Archive for the ‘peter saville’ Tag

Mr Mojo Risin’ (Phase 2: Week 8)

I’m firing on all cylinders again. A really productive week’s writing. Was on a real roll tonight writing about Joan Littlewood and improvisation – her openness to the moment and to others’ ideas, from the renowned actors to the fella that swept the stage.

Yesterday had an illuminating chat with the Chief Exec of Channel4, David Abraham, about the nature of collaboration, in connection with When Sparks Fly. He was talking at one point about artists and creatives who are so gifted that they need not collaborate and who can afford to be difficult, rude or whatever. It drew my attention to the fact that I need to be very clear about what I mean by the collaboration which stems from openness and generosity. I’m not really focusing on collaboration in the narrow sense of A and B make a thing together. It’s more about circles of creatives who inspire, support and catalyse one another’s work. Allen Ginsberg, William Burroughs and Jack Kerouac – all responsible for at least one work of genius, all arguably good enough to be contrary fuckers, two out of three largely were – but this didn’t prevent a highly productive collaboration giving rise to a movement with influence across the decades. Tony Wilson, Joy Division/Ian Curtis, Peter Saville et al. What I’m mainly exploring is how peers nurture and champion one another to the advantage of all. As Ginsberg recognised, better a movement than a few disparate successes.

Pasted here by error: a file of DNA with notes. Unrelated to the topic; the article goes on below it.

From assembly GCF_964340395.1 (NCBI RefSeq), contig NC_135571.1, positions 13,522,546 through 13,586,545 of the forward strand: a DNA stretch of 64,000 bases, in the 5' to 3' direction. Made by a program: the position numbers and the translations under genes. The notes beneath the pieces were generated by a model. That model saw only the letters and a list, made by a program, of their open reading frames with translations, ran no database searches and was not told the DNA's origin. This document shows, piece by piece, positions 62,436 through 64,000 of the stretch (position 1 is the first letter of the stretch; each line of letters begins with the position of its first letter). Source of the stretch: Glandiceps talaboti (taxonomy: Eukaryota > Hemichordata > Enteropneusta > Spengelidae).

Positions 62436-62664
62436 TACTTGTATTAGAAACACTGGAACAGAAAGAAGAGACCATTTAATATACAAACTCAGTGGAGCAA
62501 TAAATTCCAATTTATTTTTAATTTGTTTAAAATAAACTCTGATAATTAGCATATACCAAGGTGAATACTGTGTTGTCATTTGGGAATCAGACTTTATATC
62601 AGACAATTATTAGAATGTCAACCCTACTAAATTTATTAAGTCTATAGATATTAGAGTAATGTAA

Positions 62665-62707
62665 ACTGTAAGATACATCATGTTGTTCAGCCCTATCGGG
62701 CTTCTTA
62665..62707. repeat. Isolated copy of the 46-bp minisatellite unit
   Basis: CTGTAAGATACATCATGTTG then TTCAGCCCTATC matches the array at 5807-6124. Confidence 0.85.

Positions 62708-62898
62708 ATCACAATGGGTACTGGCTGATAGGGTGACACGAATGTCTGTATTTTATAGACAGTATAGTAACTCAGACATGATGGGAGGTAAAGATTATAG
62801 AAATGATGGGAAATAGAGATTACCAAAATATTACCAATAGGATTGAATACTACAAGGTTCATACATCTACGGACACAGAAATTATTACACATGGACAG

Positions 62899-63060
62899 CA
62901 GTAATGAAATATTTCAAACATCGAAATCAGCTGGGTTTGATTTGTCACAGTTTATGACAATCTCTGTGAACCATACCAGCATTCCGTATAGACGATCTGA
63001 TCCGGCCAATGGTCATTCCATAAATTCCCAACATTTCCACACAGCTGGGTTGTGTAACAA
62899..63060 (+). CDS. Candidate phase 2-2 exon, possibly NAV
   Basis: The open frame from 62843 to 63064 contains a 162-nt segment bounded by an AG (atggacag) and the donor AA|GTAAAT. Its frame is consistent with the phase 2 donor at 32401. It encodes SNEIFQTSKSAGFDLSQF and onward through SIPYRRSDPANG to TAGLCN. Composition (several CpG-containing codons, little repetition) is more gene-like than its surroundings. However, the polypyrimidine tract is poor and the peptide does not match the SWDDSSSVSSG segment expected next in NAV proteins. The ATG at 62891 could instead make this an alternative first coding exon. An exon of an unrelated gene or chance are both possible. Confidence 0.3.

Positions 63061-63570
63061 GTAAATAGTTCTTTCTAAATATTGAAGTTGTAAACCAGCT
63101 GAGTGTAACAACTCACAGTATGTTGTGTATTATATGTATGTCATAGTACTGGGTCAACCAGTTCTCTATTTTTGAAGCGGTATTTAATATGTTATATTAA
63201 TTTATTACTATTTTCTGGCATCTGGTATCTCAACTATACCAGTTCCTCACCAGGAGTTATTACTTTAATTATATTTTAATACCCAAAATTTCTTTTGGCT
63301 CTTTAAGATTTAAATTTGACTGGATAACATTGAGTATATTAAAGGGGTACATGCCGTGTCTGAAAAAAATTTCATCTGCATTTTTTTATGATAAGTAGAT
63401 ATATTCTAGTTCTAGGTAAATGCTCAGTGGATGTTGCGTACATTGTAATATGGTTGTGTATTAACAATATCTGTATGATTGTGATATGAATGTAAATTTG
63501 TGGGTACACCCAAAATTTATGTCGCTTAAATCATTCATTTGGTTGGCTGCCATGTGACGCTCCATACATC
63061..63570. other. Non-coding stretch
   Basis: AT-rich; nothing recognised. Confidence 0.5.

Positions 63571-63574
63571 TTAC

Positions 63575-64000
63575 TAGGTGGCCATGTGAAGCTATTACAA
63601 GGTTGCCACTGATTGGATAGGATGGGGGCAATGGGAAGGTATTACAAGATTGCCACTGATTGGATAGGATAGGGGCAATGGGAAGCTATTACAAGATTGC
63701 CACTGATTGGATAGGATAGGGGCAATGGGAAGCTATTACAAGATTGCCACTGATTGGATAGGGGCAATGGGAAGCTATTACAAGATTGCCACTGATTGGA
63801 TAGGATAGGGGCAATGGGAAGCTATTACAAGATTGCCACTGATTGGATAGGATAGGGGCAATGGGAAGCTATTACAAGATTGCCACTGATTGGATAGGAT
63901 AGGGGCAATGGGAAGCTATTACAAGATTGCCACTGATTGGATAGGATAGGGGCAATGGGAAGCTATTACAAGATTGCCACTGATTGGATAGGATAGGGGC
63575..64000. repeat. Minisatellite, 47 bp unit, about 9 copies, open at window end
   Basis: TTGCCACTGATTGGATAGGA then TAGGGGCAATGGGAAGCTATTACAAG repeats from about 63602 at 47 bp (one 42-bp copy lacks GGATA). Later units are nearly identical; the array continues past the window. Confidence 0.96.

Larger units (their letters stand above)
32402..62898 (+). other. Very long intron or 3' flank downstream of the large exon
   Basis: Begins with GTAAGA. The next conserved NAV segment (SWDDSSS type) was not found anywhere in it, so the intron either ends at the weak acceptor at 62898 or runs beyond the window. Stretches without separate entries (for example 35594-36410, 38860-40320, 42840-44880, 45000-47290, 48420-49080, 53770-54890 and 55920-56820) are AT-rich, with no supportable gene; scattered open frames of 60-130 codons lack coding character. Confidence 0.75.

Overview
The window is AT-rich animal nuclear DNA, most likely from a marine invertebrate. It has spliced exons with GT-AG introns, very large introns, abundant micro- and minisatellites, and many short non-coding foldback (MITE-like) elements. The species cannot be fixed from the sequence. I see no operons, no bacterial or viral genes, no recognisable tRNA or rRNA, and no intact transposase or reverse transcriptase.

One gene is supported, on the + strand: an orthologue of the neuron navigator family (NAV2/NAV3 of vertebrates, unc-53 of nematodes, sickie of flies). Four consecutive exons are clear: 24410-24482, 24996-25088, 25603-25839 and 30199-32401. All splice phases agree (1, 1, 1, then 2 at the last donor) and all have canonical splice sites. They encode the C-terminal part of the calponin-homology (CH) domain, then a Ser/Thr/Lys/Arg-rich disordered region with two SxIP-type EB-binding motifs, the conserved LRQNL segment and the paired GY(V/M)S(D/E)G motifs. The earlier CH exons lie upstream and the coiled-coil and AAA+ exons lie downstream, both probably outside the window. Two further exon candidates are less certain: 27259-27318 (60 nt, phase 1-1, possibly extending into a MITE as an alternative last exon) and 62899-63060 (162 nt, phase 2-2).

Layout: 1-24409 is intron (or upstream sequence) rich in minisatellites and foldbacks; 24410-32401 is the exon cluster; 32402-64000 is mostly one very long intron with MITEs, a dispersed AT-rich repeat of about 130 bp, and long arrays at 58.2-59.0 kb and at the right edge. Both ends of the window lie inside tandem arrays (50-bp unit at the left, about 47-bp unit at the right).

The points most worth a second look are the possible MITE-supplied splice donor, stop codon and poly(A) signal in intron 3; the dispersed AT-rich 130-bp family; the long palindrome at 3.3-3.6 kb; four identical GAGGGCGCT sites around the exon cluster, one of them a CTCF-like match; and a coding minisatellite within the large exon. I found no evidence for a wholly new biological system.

Kerouac, Ginsberg, Burroughs (1944)

Kerouac, Ginsberg, Burroughs (1944)

On other matters, had an inspiring evening at Google HQ in St Giles’s last night. It was a National Film & Television School event showcasing their Film Clinic initiative with Google. Producer Simon Chinn, of Man on Wire and Searching for Sugar Man fame, who I last chatted with on a roof top in Tel Aviv at the CoPro documentary festival, explained the genesis of Sugar Man and how he helped get it to happen on a grand scale. Between him and me was sitting former NFTS head honcho Dick Fontaine who was great fun. I was introduced to the founder of the Film School, Colin Young, by John Newbigin – Colin had great anecdotes about its early days. Alcohol seems to have played a key part. And to complete the set of NFTS grand fromages, enjoyed chatting again with Nik Powell, the current head. Seemingly he turned down Billy Elliot twice. The same can’t be said for my esteemed colleague Tessa Ross who execed it, and who yesterday announced her departure from Film4 after 11 years at the helm, culminating in this year’s Best picture Oscar with 12 Years a Slave. She has been very encouraging about When Sparks Fly and was tickled by the premise.

I’m due to go out to NFTS in Beaconsfield in a couple of weeks to do my annual lecture there to the TV students about Multiplatform.

Simon Chinn interviewed by Dick Fontaine at Google HQ London

Simon Chinn interviewed by Dick Fontaine at Google HQ London

 

 

Advertisements

Film Critic Sandwich (Day 84)

Linder Sterling collage

Linder Sterling collage